What is the ground?

We explain what the soil is and how it is composed. In addition, classification of soils and their different characteristics.

  1. What is the ground?

Commonly we call soil the most superficial portion of the earth’s crust , consisting mostly of rock residues from erosive processes and other physical and chemical alterations, as well as organic matter resulting from the biological activity that develops on the surface.

The soil is the most visible portion of the planet, where we sow crops, build our houses and bury our dead. It is an extremely varied and multiform surface , on which climatic phenomena such as rain, wind, etc. occur.

Similarly, the soil is the scene of complex chemical and physical processes , as well as an underground ecosystem of small animals and abundant microorganisms, whose presence directly impacts the fertility of the same.

The soils are formed by the destruction of the rock and the accumulation of different materials over the centuries, in a process that involves numerous physical, chemical and biological variants, which results in an arrangement in well-differentiated layers, such as a cake, observable at the points of failure or fracture of the earth’s crust.

  1. How is the soil composed?

The soil is composed of solid, liquid and gaseous ingredients, such as:

  • Solid . The mineral skeleton of the soil is mainly composed of rocks, such as silicates (micas, quartz, feldspar), iron oxides (limonite, goetite) and aluminum (gibbsite, boehmite), carbonates (calcite, dolomite), sulfates (aljez), chlorides, nitrates and solids of organic or organic-mineral origin, such as different types of humus.
  • Liquids . Water aboundsin the soil, but not always in a pure state (as in deposits) but loaded with ions and salts and various organic substances. Water in the soil travels by capillarity, depending on the permeability of the soil, and transports numerous substances from one level to another.
  • Gaseous . The soil has several atmospheric gases such as oxygen (O 2 ) and carbon dioxide ( CO 2 ), but depending on the nature of the soil it can also have the presence of gaseous hydrocarbons such as methane (CH 4 ) and nitrous oxide (N 2 OR). Soil gases are tremendously varied.
  1. Soil characteristics

Soil - Soil Fertility
The soil has elements of importance for plant life.

The properties and characteristics of the soil are enormously varied, according to the type of soil and the particular history of the region where it is located. But in broad strokes we can identify the following characteristics:

  • Variability . The soils generally have slightly homogeneous components in their size and constitution, so despite showing themselves as a homogeneous mixture , they actually have rocks and elements of different sizes and different nature.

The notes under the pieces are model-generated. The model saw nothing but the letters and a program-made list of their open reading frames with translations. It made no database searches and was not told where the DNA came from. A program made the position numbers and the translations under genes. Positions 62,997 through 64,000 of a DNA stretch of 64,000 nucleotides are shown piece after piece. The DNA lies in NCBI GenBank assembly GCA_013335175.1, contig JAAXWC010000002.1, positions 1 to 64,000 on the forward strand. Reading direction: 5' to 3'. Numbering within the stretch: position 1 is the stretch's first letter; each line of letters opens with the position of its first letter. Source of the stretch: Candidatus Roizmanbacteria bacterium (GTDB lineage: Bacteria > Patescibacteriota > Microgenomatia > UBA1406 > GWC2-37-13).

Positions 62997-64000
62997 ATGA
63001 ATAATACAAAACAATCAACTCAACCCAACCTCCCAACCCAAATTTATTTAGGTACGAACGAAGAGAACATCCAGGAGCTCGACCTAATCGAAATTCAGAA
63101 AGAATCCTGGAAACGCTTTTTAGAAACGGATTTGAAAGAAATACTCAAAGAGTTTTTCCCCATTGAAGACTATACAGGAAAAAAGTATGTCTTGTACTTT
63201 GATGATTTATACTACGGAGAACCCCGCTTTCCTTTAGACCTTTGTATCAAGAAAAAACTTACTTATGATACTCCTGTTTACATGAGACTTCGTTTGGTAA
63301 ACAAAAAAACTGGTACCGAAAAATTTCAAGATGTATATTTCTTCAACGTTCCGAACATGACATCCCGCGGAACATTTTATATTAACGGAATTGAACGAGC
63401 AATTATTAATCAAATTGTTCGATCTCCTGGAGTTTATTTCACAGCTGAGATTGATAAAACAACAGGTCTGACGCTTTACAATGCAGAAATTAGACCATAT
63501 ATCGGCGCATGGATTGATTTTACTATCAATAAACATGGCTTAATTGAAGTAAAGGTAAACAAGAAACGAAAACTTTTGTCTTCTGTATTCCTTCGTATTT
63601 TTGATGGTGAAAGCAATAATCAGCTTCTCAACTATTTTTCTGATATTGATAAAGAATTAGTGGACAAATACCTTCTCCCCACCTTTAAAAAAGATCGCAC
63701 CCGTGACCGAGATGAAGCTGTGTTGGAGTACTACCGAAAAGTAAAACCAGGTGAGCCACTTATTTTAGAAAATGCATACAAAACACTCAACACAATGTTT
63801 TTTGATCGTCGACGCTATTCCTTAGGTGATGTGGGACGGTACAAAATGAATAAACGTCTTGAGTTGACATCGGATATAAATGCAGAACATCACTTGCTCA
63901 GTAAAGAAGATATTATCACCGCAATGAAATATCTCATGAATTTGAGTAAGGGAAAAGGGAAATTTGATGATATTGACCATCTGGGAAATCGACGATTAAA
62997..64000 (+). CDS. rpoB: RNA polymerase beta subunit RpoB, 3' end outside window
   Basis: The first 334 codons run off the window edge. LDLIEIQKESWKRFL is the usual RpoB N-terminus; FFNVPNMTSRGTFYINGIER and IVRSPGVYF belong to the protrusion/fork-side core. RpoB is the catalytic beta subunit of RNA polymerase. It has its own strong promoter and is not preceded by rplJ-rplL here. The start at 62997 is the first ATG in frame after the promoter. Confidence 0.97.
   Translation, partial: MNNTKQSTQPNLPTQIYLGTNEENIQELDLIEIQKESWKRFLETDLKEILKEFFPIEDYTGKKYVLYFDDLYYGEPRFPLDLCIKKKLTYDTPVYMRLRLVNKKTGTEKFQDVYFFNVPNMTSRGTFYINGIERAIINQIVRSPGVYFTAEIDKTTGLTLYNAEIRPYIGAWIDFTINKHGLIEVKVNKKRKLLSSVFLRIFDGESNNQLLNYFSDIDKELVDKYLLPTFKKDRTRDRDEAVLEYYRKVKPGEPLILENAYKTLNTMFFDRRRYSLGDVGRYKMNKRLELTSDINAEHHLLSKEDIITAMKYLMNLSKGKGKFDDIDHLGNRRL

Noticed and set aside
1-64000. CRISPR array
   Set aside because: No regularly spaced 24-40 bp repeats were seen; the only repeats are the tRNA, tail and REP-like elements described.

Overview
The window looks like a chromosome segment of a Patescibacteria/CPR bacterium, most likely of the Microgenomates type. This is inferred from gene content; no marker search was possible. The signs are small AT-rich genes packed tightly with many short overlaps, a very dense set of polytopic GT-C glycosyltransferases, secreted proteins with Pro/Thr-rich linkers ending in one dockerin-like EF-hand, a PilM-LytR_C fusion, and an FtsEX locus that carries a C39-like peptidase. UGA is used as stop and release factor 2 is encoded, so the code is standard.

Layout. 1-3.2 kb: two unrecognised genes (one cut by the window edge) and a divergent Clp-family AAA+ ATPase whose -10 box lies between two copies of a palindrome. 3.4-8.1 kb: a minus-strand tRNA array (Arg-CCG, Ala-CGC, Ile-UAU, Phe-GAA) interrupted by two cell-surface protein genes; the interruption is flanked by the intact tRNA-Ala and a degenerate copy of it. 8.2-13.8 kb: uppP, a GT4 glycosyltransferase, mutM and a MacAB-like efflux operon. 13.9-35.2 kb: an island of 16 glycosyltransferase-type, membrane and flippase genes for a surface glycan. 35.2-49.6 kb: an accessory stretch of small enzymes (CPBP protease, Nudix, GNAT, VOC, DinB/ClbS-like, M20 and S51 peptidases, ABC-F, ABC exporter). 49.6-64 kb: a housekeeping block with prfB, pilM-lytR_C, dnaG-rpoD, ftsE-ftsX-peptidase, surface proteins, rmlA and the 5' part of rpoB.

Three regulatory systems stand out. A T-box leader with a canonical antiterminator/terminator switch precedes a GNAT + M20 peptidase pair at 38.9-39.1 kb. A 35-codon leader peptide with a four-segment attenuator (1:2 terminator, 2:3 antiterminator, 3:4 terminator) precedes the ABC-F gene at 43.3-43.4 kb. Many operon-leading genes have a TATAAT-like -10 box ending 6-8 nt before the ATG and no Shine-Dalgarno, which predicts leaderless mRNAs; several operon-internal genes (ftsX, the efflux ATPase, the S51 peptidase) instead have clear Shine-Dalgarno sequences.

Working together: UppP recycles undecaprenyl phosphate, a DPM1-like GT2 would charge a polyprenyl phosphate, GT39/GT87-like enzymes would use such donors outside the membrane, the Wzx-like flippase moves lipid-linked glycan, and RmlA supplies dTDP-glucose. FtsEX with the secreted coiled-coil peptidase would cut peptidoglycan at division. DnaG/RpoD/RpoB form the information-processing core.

• Fertility . The possibility of soils to house nutrients derived from nitrogen, sulfur and other elements of importance for plant life, is called fertility and is related to the presence of water and organic matter, and to the porosity of the soil.
  • Mutability . Although the processes of soil change are long term and we cannot verify them directly, it is true that they are in constant physical and chemical mutation .
  • Robustness . The soils have different physical properties , including solidity and texture: there are some more compact and rigid, others more malleable and soft, depending on their particular geological history.
  1. Types of soils

There are different types of soil, each fruit of different formation processes, the result of sedimentation, wind deposition, weathering and organic waste. They can be classified according to two different criteria, which are:

According to its structure . Can we talk about:

  • Sandy soils . Unable to retain water, they are scarce in organic matter and therefore not very fertile.
  • Limestone soils . They abound in calcareous minerals and therefore in salts, which gives them hardness, aridity and whitish color.
  • Humid soils . Of black earth, in them the organic matter abounds in decomposition and they retain the water very well, being very fertile.
  • Clayey soils . Composed of fine yellowish grains that retain water very well, so they usually flood easily.
  • Stony soils . Composed of rocks of different sizes, they are very porous and do not retain water at all.
  • Mixed soils . Mixed soils, usually between sandy and clayey.

According to their physical characteristics . Can we talk about:

  • Lithosols . Thin layers of soil up to 10cm deep, with very low vegetation and also called “leptosols”.
  • Cambisoles . Young soils with initial accumulation of clays.
  • Luvisols . Clay soils with a base saturation of 50% or higher.
  • Acrisols . Another type of clay soil, with base saturation less than 50%.
  • Gleysols . Floors of constant or almost constant water presence.
  • Fluvisols . Young soils of river deposits, usually rich in calcium.
  • Rendzina . Soils rich in organic matter on limestone.
  • Vertisols . Clay and black soils, located near runoff and rocky slopes.

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